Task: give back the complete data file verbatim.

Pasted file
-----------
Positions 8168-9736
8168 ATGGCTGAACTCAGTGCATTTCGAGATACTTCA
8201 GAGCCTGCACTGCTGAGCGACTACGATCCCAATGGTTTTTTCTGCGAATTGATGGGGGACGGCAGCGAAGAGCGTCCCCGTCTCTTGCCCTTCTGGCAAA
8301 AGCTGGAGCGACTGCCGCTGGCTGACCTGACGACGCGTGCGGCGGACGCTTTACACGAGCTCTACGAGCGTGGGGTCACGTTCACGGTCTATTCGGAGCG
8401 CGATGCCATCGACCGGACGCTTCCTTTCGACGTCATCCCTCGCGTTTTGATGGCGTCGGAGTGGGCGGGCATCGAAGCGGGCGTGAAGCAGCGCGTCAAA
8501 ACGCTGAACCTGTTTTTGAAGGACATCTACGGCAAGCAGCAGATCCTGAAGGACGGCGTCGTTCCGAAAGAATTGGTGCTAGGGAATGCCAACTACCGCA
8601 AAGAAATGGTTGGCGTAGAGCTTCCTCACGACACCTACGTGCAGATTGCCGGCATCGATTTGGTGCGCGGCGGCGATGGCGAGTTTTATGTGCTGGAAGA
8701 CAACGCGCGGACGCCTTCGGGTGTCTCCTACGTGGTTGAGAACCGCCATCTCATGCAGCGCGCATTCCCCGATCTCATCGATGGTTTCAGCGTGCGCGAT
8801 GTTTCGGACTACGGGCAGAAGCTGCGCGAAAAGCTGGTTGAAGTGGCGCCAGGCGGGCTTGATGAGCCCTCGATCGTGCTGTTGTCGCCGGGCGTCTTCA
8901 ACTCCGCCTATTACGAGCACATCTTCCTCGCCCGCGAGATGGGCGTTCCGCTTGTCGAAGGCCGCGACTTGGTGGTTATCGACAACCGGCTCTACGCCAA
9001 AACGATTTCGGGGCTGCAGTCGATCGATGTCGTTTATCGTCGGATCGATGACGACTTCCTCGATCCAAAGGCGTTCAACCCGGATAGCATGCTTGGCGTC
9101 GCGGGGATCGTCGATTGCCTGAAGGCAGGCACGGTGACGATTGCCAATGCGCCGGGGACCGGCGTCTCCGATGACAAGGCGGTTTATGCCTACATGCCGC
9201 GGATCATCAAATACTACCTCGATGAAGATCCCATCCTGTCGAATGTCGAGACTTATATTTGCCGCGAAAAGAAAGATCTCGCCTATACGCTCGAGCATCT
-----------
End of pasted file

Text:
Positions 8168-9736
8168 ATGGCTGAACTCAGTGCATTTCGAGATACTTCA
8201 GAGCCTGCACTGCTGAGCGACTACGATCCCAATGGTTTTTTCTGCGAATTGATGGGGGACGGCAGCGAAGAGCGTCCCCGTCTCTTGCCCTTCTGGCAAA
8301 AGCTGGAGCGACTGCCGCTGGCTGACCTGACGACGCGTGCGGCGGACGCTTTACACGAGCTCTACGAGCGTGGGGTCACGTTCACGGTCTATTCGGAGCG
8401 CGATGCCATCGACCGGACGCTTCCTTTCGACGTCATCCCTCGCGTTTTGATGGCGTCGGAGTGGGCGGGCATCGAAGCGGGCGTGAAGCAGCGCGTCAAA
8501 ACGCTGAACCTGTTTTTGAAGGACATCTACGGCAAGCAGCAGATCCTGAAGGACGGCGTCGTTCCGAAAGAATTGGTGCTAGGGAATGCCAACTACCGCA
8601 AAGAAATGGTTGGCGTAGAGCTTCCTCACGACACCTACGTGCAGATTGCCGGCATCGATTTGGTGCGCGGCGGCGATGGCGAGTTTTATGTGCTGGAAGA
8701 CAACGCGCGGACGCCTTCGGGTGTCTCCTACGTGGTTGAGAACCGCCATCTCATGCAGCGCGCATTCCCCGATCTCATCGATGGTTTCAGCGTGCGCGAT
8801 GTTTCGGACTACGGGCAGAAGCTGCGCGAAAAGCTGGTTGAAGTGGCGCCAGGCGGGCTTGATGAGCCCTCGATCGTGCTGTTGTCGCCGGGCGTCTTCA
8901 ACTCCGCCTATTACGAGCACATCTTCCTCGCCCGCGAGATGGGCGTTCCGCTTGTCGAAGGCCGCGACTTGGTGGTTATCGACAACCGGCTCTACGCCAA
9001 AACGATTTCGGGGCTGCAGTCGATCGATGTCGTTTATCGTCGGATCGATGACGACTTCCTCGATCCAAAGGCGTTCAACCCGGATAGCATGCTTGGCGTC
9101 GCGGGGATCGTCGATTGCCTGAAGGCAGGCACGGTGACGATTGCCAATGCGCCGGGGACCGGCGTCTCCGATGACAAGGCGGTTTATGCCTACATGCCGC
9201 GGATCATCAAATACTACCTCGATGAAGATCCCATCCTGTCGAATGTCGAGACTTATATTTGCCGCGAAAAGAAAGATCTCGCCTATACGCTCGAGCATCT